Raised: Philadelphia and Berks County
Regimental History ~ Dyer’s Compendium of the War of the Rebellion:
Organized at Philadelphia September, 1861. Left State for Washington, D.C., October 1. At Kendall Green, Washington, D.C., until October 12. Provost duty at Alexandria until April 17, 1862. (Cos. “A,” “C,” “D,” “E” and “I” garrison forts on Maryland side of the Potomac River February 18 to April 17.) At Cloud’s Mills, Va., April 17-23. Guard Orange & Alexandria Railroad between Bull Run and Fairfax C. H. until May 7. Attached to 1st Brigade, Ord’s 2nd Division, Dept. of the Rappahannock, to June, 1862. 2nd Brigade, 2nd Division, 3rd Corps, Army of Virginia, to September, 1862. 2nd Brigade, 2nd Division, 1st Army Corps, Army Potomac, to March, 1863. 3rd Brigade, 2nd Division, 1st Army Corps, to May, 1863. 2nd Brigade, 2nd Division, 1st Army Corps, to March, 1864. 2nd Brigade, 2nd Division, 5th Army Corps, to June, 1864. 2nd Brigade, 3rd Division, 5th Army Corps, to March, 1865. 3rd Brigade, 3rd Division, 5th Army Corps, to June, 1865.
SERVICE.–Duty near Fredericksburg, Va., until May 25. Expedition to Front Royal to intercept Jackson May 25-June 18. Duty at Manassas, Warrenton and Culpeper until August. Battle of Cedar Mountain August 9. Pope’s Campaign in Northern Virginia August 16-September 2. Fords of the Rappahannock August 21-23. Thoroughfare Gap August 28. Battle of Bull Run August 30. Chantilly September 1. Maryland Campaign September 6-24. Battles of South Mountain September 14; Antietam September 16-17. Duty near Sharpsburg, Md., until October 30. Movement to Falmouth, Va., October 30-November 19. Battle of Fredericksburg December 12-15. Burnside’s 2nd Campaign, “Mud March,” January 20-24, 1863. At Falmouth and Belle Plains until April 27. Chancellorsville Campaign April 27-May 6. Operations at Pollock’s Mill Creek April 29-May 2. Fitzhugh’s Crossing April 29-30. Chancellorsville May 2-5. Gettysburg (Pa.) Campaign June 11-July 24. Battle of Gettysburg July 1-3. Pursuit of Lee July 5-24. Duty on line of the Rappahannock until October. Bristoe Campaign October 9-22. Advance to line of the Rappahannock November 7-8. Mine Run Campaign November 26-December 2. Demonstration on the Rapidan February 6-7, 1864. Regiment reenlisted February 6, 1864, and on furlough until April 7. Rapidan Campaign May 4-June 12. Battles of the Wilderness May 5-7; Laurel Hill May 8; Spottsylvania May 8-12; Spottsylvania C. H. May 12-21. Assault on the Salient May 12. North Anna River May 23-26. Jericho Ford May 25. On line of the Pamunkey May 26-28. Totopotomoy May 28-31. Cold Harbor June 1-12. Bethesda Church June 1-3. White Oak Swamp June 13. Before Petersburg June 16-18. Siege of Petersburg June 16, 1864, to April 2, 1865. Mine Explosion, Petersburg, July 30, 1864 (Reserve). Weldon Railroad August 18-21. Hatcher’s Run October 27-28. Warren’s Expedition to Weldon Railroad December 7-12. Dabney’s Mills, Hatcher’s Run, February 5-7, 1865. Appomattox Campaign March 28-April 9. Lewis Farm near Gravelly Run March 29. White Oak Road March 30-31. Five Forks April 1. Pursuit of Lee April 2-9. Appomattox C. H. April 9. Surrender of Lee and his army. Moved to Washington, D.C., May 1-12. Grand Review May 23. Mustered out June 30, 1865. Regiment lost during service 8 Officers and 101 Enlisted men killed and mortally wounded and 72 Enlisted men by disease. Total 181.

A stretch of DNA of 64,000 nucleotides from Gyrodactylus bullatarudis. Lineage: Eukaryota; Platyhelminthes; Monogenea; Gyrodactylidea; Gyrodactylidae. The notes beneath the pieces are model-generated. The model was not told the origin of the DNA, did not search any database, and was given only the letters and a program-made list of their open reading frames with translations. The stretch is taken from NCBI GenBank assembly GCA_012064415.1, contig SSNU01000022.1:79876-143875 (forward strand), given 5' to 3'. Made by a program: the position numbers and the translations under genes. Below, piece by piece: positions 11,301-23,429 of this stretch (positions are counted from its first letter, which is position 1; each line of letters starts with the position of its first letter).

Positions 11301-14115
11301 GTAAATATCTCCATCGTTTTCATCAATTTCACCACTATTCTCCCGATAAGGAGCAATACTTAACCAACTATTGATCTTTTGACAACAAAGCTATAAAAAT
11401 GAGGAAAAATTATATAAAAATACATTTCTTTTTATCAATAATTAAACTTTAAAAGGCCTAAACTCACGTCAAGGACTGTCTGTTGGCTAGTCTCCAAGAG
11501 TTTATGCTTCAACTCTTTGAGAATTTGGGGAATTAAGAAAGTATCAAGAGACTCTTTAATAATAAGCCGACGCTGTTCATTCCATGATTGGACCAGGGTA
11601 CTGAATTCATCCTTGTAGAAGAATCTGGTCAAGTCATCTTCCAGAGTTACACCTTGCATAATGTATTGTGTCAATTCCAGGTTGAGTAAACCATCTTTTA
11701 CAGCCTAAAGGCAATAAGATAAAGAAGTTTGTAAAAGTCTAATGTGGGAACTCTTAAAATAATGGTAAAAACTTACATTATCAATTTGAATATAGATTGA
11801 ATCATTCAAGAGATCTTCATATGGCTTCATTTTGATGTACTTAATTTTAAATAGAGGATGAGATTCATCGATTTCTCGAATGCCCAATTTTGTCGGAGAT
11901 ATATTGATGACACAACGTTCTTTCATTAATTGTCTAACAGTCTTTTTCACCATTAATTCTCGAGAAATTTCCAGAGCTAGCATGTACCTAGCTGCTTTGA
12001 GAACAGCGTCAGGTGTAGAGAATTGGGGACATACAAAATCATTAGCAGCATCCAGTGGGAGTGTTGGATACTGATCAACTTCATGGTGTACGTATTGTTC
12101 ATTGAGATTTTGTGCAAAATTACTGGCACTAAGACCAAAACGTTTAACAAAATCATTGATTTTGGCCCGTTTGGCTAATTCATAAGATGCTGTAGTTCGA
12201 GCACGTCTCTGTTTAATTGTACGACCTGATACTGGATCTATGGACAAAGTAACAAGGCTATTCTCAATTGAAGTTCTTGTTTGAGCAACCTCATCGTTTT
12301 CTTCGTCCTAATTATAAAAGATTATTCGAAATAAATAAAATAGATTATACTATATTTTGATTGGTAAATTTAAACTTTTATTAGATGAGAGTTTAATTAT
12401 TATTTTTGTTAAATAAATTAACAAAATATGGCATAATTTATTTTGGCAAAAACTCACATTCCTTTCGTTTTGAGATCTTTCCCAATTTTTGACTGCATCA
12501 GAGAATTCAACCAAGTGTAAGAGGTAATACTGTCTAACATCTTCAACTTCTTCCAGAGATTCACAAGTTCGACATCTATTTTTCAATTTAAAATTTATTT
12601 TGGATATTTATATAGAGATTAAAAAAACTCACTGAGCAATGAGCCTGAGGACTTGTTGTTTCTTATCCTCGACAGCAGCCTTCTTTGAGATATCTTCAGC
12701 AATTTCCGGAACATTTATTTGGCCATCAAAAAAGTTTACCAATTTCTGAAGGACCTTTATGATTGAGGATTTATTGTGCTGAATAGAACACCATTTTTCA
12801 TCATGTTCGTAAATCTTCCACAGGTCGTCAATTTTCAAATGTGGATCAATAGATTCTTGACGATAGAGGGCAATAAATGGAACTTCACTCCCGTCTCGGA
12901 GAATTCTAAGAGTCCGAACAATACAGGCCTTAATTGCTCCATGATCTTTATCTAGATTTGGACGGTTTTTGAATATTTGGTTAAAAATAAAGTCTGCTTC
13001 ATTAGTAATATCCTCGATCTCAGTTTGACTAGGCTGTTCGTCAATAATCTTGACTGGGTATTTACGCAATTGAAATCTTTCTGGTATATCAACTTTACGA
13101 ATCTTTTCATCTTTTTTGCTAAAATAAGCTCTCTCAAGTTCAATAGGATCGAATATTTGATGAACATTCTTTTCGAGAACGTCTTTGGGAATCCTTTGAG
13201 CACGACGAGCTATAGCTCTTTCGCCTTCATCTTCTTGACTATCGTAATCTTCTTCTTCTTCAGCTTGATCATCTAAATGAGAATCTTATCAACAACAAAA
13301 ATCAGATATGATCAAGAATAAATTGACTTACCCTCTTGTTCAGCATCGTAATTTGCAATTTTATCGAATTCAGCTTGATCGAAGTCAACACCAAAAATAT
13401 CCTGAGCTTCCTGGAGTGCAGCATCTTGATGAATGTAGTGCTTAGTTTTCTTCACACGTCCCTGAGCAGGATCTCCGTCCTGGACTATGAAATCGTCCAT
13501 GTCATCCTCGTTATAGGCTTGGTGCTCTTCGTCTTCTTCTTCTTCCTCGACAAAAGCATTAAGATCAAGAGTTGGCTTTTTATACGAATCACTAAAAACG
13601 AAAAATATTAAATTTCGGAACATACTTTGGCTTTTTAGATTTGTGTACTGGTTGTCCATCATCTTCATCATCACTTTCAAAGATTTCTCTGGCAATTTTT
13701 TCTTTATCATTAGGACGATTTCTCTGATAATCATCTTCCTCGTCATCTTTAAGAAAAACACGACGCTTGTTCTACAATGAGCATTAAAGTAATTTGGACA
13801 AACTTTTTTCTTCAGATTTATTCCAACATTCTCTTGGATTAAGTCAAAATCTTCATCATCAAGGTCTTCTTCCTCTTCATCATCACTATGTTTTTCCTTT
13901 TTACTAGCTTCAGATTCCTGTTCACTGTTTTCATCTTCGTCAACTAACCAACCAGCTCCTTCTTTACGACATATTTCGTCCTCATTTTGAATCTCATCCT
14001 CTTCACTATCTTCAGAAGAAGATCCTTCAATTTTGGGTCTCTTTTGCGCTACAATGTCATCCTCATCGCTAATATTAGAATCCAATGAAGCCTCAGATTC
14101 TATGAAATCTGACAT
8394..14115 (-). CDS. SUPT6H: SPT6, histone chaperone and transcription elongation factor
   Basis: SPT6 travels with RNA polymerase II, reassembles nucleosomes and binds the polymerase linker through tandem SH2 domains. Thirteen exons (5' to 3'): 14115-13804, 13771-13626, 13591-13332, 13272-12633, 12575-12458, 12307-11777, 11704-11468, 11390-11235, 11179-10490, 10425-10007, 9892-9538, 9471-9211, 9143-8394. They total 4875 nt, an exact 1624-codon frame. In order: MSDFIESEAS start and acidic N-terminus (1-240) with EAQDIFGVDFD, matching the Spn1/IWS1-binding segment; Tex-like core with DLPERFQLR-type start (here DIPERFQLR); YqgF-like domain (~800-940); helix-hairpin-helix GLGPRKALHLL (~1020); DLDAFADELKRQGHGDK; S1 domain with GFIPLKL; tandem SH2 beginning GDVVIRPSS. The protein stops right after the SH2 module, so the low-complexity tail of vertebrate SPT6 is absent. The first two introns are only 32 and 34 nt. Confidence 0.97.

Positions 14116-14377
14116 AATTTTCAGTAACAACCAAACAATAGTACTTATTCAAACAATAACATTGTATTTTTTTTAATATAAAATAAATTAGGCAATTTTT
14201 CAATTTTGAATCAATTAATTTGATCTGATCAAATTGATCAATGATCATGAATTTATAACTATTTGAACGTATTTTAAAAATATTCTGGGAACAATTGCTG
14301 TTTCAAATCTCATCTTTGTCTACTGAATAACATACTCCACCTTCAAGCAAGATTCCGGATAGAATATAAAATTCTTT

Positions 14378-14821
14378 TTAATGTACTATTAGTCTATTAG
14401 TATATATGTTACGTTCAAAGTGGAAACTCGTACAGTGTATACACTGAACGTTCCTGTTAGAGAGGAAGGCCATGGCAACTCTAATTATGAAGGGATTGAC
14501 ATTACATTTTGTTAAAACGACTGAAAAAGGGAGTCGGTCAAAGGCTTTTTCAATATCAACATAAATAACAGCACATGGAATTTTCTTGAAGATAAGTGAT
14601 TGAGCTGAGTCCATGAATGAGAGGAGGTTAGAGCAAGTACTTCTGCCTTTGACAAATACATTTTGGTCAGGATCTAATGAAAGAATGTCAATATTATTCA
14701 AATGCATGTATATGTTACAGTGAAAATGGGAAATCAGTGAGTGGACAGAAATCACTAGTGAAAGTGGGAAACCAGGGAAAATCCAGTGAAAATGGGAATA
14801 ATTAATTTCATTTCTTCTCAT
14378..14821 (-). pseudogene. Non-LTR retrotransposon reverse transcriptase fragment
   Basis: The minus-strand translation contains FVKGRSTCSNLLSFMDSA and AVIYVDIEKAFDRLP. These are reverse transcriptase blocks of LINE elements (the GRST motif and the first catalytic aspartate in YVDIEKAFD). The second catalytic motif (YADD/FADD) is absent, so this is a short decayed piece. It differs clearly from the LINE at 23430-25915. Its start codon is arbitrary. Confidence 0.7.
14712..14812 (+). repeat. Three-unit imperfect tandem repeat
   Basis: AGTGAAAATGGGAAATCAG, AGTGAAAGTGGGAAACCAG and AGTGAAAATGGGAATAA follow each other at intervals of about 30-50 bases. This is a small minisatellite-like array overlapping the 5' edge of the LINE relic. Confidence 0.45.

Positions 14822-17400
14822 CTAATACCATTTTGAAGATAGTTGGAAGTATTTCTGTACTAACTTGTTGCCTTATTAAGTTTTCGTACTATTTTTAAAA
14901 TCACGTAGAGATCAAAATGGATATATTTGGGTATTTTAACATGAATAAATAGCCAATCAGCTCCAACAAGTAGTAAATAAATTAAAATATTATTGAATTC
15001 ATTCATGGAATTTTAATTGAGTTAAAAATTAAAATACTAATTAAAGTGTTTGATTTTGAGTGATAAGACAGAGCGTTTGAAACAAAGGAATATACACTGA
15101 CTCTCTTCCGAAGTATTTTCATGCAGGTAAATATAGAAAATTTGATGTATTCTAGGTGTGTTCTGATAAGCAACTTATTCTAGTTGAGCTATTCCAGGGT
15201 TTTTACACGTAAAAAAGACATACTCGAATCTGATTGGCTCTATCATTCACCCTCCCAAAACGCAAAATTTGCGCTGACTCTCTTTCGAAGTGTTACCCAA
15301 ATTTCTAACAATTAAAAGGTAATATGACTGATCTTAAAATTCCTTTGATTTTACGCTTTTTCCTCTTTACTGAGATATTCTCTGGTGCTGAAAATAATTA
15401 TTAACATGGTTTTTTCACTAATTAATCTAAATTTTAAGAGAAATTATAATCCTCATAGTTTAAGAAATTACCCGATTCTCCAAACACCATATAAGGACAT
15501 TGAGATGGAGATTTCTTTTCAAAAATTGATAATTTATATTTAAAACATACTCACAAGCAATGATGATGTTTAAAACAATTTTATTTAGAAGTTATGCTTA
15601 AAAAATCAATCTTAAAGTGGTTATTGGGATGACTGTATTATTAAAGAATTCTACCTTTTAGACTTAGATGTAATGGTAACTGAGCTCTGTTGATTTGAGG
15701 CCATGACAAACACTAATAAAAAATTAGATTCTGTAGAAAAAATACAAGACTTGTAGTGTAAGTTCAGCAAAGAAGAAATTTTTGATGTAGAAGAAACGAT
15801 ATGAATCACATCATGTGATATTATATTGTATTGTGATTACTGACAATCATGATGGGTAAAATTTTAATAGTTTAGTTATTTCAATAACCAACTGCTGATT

Pennsylvania at Gettysburg